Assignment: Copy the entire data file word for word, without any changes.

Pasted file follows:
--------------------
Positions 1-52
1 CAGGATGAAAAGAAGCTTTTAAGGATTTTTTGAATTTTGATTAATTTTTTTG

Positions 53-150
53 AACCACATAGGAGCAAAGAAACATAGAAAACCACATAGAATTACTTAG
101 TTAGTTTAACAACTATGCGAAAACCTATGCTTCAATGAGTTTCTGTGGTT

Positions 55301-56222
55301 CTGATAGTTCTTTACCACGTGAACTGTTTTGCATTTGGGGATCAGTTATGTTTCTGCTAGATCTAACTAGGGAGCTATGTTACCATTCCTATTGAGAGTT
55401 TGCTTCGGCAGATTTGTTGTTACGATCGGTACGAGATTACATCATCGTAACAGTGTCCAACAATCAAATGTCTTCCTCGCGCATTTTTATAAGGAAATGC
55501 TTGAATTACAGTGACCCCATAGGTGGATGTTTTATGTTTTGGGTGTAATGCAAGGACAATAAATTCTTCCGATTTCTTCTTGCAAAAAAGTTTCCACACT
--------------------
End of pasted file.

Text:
Positions 1-52
1 CAGGATGAAAAGAAGCTTTTAAGGATTTTTTGAATTTTGATTAATTTTTTTG

Positions 53-150
53 AACCACATAGGAGCAAAGAAACATAGAAAACCACATAGAATTACTTAG
101 TTAGTTTAACAACTATGCGAAAACCTATGCTTCAATGAGTTTCTGTGGTT

Positions 55301-56222
55301 CTGATAGTTCTTTACCACGTGAACTGTTTTGCATTTGGGGATCAGTTATGTTTCTGCTAGATCTAACTAGGGAGCTATGTTACCATTCCTATTGAGAGTT
55401 TGCTTCGGCAGATTTGTTGTTACGATCGGTACGAGATTACATCATCGTAACAGTGTCCAACAATCAAATGTCTTCCTCGCGCATTTTTATAAGGAAATGC
55501 TTGAATTACAGTGACCCCATAGGTGGATGTTTTATGTTTTGGGTGTAATGCAAGGACAATAAATTCTTCCGATTTCTTCTTGCAAAAAAGTTTCCACACT